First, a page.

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International Women's Day 2024: Women GTM Leaders Inspiring Inclusion

These six women GTM leaders are inviting others to a seat at the table — or building their own table.

It’s International Women’s Day 2024, and we’re feeling inspired. Today — and every other day — we get to share the partnerships space with incredible women leaders who have seen the B2B SaaS industry transform and who continue to drive change into the future. Who started in the Go-To-Market (GTM) environment thinking they could only get administrative roles and are now in the C suite. Who forged ahead with empathy without sacrificing results.

While gender roles in GTM may have shifted over these women’s careers, they haven’t changed much. Women make up just over 46% of the workforce, but hold 40.5% of management positions and only 29% of chief executive roles, according to research by Catalyst, a nonprofit focused on building better workplaces for women. When we look at the tech industry specifically, the numbers don’t get any better. According to figures from WomenTech Network, a global community for women in tech, just 5% of leadership roles in tech are held by women while nearly 70% of employees laid off amid industry turmoil in 2022 were women.

Tech can be tough for women not just in percentages, but on a personal level, too. Many of the women leaders we spoke to mentioned imposter syndrome and times when they weren’t treated fairly at work. But they also spoke with optimism, courage and plenty of wisdom for people — not just women — who want to lead in the GTM and partnerships spaces. Their focus on acting with empathy and recognizing the human on the other side of a partnership are takeaways for anyone looking to build a more equitable workplace. 

That should be all of us, by the way— the Boston Consulting Group, writing in the Harvard Business Review, found that more diverse workplaces had more revenue from innovation and higher earnings. Meanwhile, research from consulting firm McKinsey found that a 10% increase in gender diversity in a workforce correlated with a 3.5% earnings increase. 

More equitable workplaces just work better. That’s why we’re spreading the word. No matter what our gender, we can all inspire inclusion.

Featured GTM leaders

Related: Why authenticity in DEI practices in the workplace leads to good business.

Inspiring GTM Leader: Amy Scanlon, General Manager of Affiliate Practice, Right Side Up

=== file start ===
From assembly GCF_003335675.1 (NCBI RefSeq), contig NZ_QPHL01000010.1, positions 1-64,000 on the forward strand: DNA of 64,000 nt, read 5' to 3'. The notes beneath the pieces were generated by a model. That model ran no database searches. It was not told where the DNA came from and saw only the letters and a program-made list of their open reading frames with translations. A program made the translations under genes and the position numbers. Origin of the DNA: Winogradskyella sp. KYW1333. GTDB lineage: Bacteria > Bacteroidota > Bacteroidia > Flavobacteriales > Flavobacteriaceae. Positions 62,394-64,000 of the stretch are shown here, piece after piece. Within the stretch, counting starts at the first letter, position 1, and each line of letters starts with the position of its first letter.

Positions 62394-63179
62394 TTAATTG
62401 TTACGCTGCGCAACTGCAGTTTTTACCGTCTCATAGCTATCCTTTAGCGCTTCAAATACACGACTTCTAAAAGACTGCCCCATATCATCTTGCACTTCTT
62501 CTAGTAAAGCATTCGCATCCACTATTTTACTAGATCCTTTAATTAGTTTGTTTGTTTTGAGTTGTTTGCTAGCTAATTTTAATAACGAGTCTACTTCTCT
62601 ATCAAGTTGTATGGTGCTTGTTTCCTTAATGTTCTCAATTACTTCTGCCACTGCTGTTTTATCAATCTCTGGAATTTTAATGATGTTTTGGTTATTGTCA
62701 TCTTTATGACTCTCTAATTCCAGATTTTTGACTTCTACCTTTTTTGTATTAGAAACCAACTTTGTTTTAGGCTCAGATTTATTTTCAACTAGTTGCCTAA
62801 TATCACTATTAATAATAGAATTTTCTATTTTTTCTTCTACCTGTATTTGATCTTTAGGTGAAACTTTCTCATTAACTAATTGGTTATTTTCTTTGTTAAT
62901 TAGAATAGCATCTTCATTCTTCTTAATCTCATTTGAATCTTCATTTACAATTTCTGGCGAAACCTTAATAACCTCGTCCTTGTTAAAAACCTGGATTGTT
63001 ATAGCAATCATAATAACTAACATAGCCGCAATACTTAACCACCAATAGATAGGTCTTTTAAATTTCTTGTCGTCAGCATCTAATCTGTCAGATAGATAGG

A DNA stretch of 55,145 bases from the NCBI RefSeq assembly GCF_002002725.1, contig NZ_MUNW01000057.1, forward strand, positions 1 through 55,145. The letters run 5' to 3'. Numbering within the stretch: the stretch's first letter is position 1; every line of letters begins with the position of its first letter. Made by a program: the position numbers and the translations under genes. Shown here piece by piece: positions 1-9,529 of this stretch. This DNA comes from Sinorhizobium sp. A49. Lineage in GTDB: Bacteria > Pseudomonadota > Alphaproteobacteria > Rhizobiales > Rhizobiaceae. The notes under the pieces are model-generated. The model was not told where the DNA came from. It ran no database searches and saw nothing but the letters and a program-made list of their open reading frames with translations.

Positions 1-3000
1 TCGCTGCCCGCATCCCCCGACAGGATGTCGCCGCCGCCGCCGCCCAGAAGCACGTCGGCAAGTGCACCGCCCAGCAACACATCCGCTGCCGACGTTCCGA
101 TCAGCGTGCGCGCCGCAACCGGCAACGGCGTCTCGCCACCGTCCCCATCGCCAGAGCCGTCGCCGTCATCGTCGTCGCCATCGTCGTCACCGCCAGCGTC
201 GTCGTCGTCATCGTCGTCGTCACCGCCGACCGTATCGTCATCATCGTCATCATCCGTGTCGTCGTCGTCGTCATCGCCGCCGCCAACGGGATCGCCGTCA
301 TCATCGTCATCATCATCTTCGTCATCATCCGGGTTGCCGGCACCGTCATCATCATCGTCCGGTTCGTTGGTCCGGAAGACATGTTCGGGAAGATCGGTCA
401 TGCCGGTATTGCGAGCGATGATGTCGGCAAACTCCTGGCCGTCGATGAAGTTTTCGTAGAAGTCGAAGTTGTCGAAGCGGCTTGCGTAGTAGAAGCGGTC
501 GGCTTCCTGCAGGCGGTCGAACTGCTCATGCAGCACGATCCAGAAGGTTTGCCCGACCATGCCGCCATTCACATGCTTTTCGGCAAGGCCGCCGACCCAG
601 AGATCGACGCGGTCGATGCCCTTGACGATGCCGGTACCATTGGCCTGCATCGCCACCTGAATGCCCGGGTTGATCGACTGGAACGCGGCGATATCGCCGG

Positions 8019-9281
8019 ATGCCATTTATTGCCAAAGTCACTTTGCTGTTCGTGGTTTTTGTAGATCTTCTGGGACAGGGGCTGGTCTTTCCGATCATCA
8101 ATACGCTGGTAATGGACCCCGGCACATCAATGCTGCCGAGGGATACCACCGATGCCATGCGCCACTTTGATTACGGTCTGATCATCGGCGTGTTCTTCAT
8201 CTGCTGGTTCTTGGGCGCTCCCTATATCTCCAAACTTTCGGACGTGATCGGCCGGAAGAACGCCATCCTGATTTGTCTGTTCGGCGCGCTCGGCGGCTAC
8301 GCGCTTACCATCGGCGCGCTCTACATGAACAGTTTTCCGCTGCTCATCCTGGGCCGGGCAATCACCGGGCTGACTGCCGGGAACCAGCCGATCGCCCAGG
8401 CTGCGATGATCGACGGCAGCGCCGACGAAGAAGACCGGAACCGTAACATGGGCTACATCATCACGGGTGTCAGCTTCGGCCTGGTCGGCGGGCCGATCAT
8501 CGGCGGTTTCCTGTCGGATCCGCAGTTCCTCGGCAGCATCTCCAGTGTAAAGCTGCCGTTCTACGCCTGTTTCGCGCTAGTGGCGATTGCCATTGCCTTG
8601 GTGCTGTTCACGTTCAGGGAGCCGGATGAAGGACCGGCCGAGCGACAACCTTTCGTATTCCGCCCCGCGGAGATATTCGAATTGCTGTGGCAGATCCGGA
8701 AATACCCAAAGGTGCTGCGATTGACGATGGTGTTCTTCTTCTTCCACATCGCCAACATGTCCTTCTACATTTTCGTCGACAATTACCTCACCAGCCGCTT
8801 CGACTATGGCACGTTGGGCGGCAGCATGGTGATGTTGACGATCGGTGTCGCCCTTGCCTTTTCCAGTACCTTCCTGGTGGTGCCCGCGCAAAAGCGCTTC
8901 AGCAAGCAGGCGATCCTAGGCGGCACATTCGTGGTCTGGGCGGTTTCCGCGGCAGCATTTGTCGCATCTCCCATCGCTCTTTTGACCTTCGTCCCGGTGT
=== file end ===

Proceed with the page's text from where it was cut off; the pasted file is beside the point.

Scanlon has more than 20 years of experience in digital marketing and has led growth initiatives for early-stage startups and well-established companies like Joyus, AT&T and Rakuten. Having started her career in affiliate marketing, she’s excited to see that “affiliate finally has a seat at the growth table.”

“Best-in-class affiliate programs fill gaps in your marketing mix,” she explains. “They align with your overall business goals, serve as a new customer acquisition tool, drive incremental revenue, and reduce your blended customer acquisition cost. Affiliates add value at every stage of the buyer journey and have not always received the recognition they deserve.”

Today, however, companies are starting to see the results of a commitment to affiliate marketing. “Buyers are perpetually connected, budget allocations are more complex and affiliates are endorsements for buying decisions,” Scanlon says. “Buyer patterns have changed to where a lot are starting on endorsement platforms like TikTok. They’re looking for social proofing — these third-party endorsement marketers.”

How women GTM leaders drive results differently than men

Rather than focusing on differences, Scanlon pushes for a people-first approach. “Most people doing affiliate work are women, whereas agencies are run by men,” she points out. “We have to have individuals motivated to rise. We need strategic thinkers and the right frameworks to bring a vision to life. We should be more focused on abundance growth than gender.”

Differences between women and men in leadership roles

Most leadership comes down to the individual, Scanlon says. There are, however, some common obstacles that most women leaders have faced. “The majority of women leaders have had to overcome similar challenges, like suffering from impostor syndrome,” she notes. “I believe in showing and demanding respect. My hope is that we see that we as women can help facilitate that by really knowing our value, asking for our value and putting ourselves in conversations where we express the value that we bring.”

Biggest lesson learned in 2023

Fortune favors the bold, Scanlon says. Despite a challenging economic environment and lots of uncertainty with the delayed pandemic, the biggest winners were customers who didn't pull back on their entire marketing budget and instead leaned in on the channels that were working.